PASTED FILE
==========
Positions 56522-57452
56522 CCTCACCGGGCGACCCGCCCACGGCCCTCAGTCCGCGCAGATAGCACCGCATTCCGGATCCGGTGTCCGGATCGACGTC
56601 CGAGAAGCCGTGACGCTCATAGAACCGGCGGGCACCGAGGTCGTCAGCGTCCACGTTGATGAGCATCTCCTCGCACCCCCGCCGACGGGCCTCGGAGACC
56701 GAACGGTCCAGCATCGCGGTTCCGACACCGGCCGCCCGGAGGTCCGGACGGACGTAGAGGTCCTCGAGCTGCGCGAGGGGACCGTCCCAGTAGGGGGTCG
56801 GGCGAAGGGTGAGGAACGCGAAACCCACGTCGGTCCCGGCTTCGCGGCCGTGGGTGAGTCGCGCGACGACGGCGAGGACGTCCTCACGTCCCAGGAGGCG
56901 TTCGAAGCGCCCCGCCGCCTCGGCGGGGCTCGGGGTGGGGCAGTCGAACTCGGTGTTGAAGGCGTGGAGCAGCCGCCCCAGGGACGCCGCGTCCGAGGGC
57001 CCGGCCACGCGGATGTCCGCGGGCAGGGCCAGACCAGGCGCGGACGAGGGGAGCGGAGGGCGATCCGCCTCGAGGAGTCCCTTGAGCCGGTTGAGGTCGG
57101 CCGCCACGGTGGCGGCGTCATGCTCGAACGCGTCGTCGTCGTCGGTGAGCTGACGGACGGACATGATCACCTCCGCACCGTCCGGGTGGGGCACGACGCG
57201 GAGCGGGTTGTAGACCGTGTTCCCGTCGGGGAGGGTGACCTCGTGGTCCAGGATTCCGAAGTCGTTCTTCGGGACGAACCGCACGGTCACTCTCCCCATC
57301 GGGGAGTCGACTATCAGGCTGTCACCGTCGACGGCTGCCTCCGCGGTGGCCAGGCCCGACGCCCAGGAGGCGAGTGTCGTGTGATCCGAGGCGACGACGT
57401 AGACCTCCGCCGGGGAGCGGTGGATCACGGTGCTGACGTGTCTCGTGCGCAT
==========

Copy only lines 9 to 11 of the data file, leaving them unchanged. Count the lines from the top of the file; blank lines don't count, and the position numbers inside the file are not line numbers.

57201 GAGCGGGTTGTAGACCGTGTTCCCGTCGGGGAGGGTGACCTCGTGGTCCAGGATTCCGAAGTCGTTCTTCGGGACGAACCGCACGGTCACTCTCCCCATC
57301 GGGGAGTCGACTATCAGGCTGTCACCGTCGACGGCTGCCTCCGCGGTGGCCAGGCCCGACGCCCAGGAGGCGAGTGTCGTGTGATCCGAGGCGACGACGT
57401 AGACCTCCGCCGGGGAGCGGTGGATCACGGTGCTGACGTGTCTCGTGCGCAT